How to protect your business from Deadweight Partners.

The word ‘co-founder’ in most cases comes to an entrepreneur with mixed feelings. Although it generally connotes a business partner who was instrumental to the finding or development of a new business or idea. On the one hand, an entrepreneur feels positive about the notion of having a co-founder because it presupposes a situation where his/her weaknesses (especially in business) are covered by the other’s strength. But on the other hand, the entrepreneur is also concerned about the challenges that come with partnerships and disturbing questions such as:

i. How do I ensure my partner does not earn more while I do all the work?
ii. What if my partner loses interest in the business?
iii. What if (s)he refuses to perform his/her role and expects to gain all profits?
iv. How do I prevent the business from bankruptcy in the event of a split?
v. How do we share business assets fairly?

However, before I delve into the topic, let me make this point: Not every business situation requires a partner/co-founder. Not everyone is qualified for the role either. A co-founder must be a person who passionately shares the same vision with you and (s)he must have the ability to take up key management roles which you may not be able to handle in the first place.

Having said that, let us move on to the issue at hand, i.e., how do I protect my business from dead weight co-founders? Ever heard of a Vesting Clause?

What is a Vesting Clause?

A Vesting Clause is usually found in a “Founders Agreement”. It provides co-founders with the opportunity of having a specified and agreed equity in the business vesting on the founders after a given period. Vesting in this context simply means the transfer of interests, rights, benefits and privileges of a business to a co-founder which is commensurate with the extent of his or her contribution over an agreed period of time. The Clause also provides the co-founders with the option of buying back each other’s stock/equity/interest in the business at an agreed price (usually low), on a set schedule, usually over three or four years. That way, a co-founder is compelled to give his or her best input for a reasonable period of time or leave the business at the risk of a significant loss to him/her.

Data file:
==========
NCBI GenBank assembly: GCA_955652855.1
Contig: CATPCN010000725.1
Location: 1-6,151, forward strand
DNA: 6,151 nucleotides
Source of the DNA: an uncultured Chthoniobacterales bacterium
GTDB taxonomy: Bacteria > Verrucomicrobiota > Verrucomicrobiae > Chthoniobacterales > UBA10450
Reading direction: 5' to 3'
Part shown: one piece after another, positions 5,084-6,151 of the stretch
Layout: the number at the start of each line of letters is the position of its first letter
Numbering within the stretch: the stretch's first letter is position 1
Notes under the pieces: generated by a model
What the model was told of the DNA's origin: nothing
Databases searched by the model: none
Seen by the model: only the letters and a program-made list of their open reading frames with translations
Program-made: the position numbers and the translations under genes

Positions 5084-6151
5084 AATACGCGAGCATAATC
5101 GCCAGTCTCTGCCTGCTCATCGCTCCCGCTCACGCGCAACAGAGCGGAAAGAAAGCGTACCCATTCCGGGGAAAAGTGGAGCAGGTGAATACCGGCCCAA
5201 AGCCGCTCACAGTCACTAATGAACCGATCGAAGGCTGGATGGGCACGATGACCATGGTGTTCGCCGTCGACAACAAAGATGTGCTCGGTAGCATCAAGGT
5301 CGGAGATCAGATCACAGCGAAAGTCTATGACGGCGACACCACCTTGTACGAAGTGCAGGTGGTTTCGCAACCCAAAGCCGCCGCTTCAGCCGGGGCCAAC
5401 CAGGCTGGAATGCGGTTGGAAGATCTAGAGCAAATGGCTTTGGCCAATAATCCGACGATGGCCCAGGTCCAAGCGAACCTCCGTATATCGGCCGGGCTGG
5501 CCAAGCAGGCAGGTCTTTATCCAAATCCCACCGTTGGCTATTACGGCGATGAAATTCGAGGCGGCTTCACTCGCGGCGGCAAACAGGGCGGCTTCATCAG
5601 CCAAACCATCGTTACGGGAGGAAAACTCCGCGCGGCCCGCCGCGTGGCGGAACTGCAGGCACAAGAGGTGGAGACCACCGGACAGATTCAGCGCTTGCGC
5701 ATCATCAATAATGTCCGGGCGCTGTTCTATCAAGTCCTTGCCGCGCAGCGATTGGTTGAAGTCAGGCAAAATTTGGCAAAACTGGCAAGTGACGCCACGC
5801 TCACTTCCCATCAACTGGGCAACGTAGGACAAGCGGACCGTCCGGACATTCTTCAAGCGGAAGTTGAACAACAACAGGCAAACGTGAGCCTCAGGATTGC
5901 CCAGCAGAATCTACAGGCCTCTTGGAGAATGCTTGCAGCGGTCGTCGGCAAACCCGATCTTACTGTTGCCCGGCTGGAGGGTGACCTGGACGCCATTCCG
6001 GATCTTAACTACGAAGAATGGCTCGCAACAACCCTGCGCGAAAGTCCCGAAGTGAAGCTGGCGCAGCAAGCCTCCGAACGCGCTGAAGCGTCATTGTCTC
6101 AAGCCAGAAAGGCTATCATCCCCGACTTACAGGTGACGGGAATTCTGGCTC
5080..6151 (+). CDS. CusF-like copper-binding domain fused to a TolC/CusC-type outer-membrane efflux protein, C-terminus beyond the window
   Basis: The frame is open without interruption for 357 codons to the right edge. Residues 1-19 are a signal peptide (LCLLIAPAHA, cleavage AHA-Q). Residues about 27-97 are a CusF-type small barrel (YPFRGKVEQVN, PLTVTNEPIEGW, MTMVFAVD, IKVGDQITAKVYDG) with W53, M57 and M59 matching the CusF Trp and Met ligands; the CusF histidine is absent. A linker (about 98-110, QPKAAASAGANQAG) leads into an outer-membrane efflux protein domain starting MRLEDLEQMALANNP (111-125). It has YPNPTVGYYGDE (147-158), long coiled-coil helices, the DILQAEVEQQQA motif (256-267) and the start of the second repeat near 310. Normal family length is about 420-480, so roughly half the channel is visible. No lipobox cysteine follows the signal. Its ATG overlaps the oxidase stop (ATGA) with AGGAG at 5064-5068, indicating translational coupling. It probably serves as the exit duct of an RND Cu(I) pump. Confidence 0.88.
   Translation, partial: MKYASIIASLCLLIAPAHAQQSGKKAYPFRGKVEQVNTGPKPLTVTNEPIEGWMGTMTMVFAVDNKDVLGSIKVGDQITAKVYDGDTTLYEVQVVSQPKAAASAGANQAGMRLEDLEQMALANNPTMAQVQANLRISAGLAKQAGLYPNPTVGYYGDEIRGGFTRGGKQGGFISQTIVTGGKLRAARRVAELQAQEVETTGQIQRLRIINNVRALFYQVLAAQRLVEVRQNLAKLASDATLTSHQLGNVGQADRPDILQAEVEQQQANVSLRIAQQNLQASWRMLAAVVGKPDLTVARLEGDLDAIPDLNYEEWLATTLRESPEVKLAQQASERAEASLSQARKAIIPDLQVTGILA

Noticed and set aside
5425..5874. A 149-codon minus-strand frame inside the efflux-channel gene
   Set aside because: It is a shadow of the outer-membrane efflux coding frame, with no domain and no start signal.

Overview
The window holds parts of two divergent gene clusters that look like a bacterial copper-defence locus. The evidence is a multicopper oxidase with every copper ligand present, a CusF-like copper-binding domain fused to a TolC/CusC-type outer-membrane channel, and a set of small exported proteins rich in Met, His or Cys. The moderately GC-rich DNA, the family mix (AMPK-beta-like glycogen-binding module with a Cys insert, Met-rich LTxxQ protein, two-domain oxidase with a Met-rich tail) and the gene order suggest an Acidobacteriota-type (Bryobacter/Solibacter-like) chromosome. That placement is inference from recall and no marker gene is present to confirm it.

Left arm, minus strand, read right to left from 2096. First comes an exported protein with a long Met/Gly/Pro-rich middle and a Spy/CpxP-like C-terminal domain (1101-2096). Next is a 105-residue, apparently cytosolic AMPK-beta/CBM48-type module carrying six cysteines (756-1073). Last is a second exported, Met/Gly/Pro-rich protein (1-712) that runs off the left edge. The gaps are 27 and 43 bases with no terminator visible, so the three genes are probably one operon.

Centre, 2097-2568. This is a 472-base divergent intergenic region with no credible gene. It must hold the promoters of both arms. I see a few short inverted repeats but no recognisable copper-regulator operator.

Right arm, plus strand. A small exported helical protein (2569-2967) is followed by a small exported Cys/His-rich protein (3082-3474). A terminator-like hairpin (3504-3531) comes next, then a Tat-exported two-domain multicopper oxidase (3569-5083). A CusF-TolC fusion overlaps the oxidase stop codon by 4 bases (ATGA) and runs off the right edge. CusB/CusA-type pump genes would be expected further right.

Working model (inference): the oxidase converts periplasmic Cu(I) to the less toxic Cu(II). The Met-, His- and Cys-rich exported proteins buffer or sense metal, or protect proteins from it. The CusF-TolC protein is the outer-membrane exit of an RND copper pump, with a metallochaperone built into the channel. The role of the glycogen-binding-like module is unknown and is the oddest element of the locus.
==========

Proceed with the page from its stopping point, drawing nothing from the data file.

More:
Perhaps it is worthy of mention that a Vesting Clause may also be found in a Share Vesting Agreement being an agreement by which a company sells new shares to an employee or a consultant, which then vest over time or upon achieving certain goals and meeting performance standards.

How does this work?

Decide on a fair vesting schedule with a cliff period as a formal agreement. As stated above, a vesting schedule is a timeline that displays the amount of interests that accrues to a co- founder over time, usually 3-4 years. A cliff period is a time in which a co-founder has full claim over accumulated interest overtime, usually between 6 months – 1 year. In practice, if the vesting period is say, 4 years, each of the co-founders may be eligible to earn a certain percentage of the total agreed equity every giving year until the whole equity becomes completely vested.

A co-founder is not entitled to any interest if (s)he leaves before the ‘cliff period’. However, a co-founder could acquire a measure of interest if (s)he leaves after a cliff period. At this stage, a co-founder could buy out his/her colleague’s acquired interest at its original price level or at a lower price.

Is this practice recognised in Nigeria?

Yes, provided the terms of the clause are agreed on and forms the basis of a formal contract (Founders Agreement). In Nigeria, a vesting agreement is recognized so long as it satisfies the legal requirement for a valid contract.

Successful effect of a Vesting Clause.

Ever heard of the famous story of Mark Zuckerberg and Eduardo Savarine? The facts may vary but the relevant point is clear. Facebook was able to prevent itself from going under when its Co-founder, Eduardo Savarine, decided to part ways because of a pre–existing co-founder’s agreement containing the appropriate vesting clause.

Cynthia is a Legal Practitioner and Entrepreneur, based in Calabar, Nigeria. A graduate of the University of Calabar, and an Associate Member of the Chartered Institute of Arbitrators, UK (Nigerian Branch). Cynthia currently serves as Head of Corporate/Commercial Services at LEX-PRAXIS, a full service law firm with special interests in providing professional legal support services to business owners, developing estate plans for families and providing dispute resolution services to businesses and individuals. She has successfully argued cases at the High Courts and Appellate Courts in various jurisdictions. With her passion for business and entrepreneurship, she is actively engaged in creating awareness on the legal aspects of business through various platforms such as writing and public speaking engagements.
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